FRINGE World has announced measures to support artists affected by the collapse of event management company JumpClimb, who produced shows for the event.
Last Friday it emerged JumpClimb would be forced to stop trading, leaving Fringe performers and staff shortchanged by approximately $200,000.
The board of Fringe World has criticised the directors of JumpClimb, who they say are not moving into administration on their own.
Fringe World and their legal partner K&L Gates have begun proceedings to appoint a liquidator to JumpClimb Pty Ltd as soon as possible.
Fringe World will also return all booking fees gathered through the Fringe ticketing system during the festival to the artists affected.
This will raise up to $85,000 to address the problem if the liquidators aren’t able to claw back the debts owed by JumpClimb to artists.
“All who are owed are asking the million dollar question, what did JumpClimb do with all the money?” Fringe World CEO Marcus Canning said.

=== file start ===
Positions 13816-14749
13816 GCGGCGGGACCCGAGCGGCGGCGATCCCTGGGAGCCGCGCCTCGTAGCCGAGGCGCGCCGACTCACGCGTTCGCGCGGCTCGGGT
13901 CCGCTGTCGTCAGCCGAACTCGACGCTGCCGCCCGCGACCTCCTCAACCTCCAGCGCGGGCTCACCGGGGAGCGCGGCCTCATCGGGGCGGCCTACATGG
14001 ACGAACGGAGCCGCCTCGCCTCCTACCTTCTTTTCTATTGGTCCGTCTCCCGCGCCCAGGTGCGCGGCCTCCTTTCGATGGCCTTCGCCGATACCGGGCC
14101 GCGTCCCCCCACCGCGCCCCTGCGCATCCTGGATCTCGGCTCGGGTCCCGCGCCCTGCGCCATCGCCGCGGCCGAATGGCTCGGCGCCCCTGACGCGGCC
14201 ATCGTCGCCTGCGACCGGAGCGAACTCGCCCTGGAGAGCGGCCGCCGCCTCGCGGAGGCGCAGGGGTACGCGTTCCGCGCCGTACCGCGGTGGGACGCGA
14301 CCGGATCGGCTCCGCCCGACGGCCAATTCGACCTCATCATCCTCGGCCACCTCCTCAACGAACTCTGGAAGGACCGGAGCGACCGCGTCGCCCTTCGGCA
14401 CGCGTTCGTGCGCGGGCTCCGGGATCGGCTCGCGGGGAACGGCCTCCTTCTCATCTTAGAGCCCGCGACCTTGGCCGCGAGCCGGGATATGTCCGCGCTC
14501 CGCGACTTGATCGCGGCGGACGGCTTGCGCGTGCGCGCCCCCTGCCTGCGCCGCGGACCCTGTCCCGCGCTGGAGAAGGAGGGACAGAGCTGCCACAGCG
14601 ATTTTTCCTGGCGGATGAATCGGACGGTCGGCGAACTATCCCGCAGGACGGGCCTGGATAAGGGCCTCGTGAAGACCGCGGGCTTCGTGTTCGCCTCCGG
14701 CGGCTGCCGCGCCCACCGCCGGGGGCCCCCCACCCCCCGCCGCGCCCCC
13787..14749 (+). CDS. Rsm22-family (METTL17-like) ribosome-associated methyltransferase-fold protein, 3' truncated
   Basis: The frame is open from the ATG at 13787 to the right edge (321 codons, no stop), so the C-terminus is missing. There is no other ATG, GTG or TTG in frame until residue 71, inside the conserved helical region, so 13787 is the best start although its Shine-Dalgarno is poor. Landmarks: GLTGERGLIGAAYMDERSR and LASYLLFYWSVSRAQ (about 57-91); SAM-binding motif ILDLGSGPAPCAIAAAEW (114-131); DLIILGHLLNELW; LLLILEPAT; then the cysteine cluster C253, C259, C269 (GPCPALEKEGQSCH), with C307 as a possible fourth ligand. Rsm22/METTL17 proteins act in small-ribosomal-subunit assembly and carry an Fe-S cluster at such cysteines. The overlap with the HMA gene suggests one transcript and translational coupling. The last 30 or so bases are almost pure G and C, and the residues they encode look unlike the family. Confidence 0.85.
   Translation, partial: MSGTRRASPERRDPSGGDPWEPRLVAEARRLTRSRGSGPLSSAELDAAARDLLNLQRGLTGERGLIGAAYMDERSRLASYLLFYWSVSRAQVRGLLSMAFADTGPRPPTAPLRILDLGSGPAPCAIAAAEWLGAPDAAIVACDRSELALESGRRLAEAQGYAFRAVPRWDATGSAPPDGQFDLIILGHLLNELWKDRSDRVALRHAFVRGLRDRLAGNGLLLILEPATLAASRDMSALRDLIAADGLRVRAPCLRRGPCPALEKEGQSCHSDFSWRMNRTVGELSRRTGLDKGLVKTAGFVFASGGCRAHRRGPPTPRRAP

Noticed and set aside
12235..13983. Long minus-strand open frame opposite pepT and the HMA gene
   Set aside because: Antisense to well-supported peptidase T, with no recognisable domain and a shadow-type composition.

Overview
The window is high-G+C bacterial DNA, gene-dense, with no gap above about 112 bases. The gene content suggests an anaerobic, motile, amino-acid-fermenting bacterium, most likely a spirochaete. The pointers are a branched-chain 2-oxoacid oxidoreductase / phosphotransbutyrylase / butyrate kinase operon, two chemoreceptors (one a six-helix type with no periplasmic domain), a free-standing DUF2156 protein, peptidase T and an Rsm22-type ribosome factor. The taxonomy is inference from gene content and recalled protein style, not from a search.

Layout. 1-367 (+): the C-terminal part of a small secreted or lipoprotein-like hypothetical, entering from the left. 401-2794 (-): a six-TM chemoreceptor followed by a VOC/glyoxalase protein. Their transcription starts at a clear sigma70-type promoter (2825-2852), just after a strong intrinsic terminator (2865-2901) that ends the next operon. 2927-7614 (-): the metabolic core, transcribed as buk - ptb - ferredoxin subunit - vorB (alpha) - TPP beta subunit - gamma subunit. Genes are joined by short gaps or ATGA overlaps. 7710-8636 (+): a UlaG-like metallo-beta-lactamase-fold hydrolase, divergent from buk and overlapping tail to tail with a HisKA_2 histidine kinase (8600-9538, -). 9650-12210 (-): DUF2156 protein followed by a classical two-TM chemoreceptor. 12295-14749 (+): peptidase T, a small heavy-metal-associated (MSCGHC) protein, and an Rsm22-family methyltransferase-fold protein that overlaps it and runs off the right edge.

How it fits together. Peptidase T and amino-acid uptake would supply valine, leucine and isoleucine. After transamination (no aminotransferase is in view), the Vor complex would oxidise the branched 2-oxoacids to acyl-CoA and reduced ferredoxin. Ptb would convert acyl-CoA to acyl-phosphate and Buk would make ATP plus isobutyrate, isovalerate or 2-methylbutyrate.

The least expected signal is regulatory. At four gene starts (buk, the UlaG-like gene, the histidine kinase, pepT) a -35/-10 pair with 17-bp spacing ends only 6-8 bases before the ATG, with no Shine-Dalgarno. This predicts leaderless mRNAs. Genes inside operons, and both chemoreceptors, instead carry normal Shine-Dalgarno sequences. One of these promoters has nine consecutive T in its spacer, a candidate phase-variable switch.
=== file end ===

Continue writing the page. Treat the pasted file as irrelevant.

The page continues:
“Our goal is for a suitably experienced, qualified and independent person to investigate what has happened and try and claw back funds for the benefit of affected artists and production companies.
“We believe it is the strongest and most decisive action we can take on behalf of Fringe artists.”
”Although we have no legal obligation to address the situation financially, we feel it is our duty.
“Although we budgeted to break even this Festival and met our targets we are committing these funds to this devastating emergence as we are absolutely dedicated to Fringe artists and will do everything in our power to support them in whatever ways possible.
“It’s the ethical thing to do and it’s an expression of our values – at the heart of all we do are the artists.”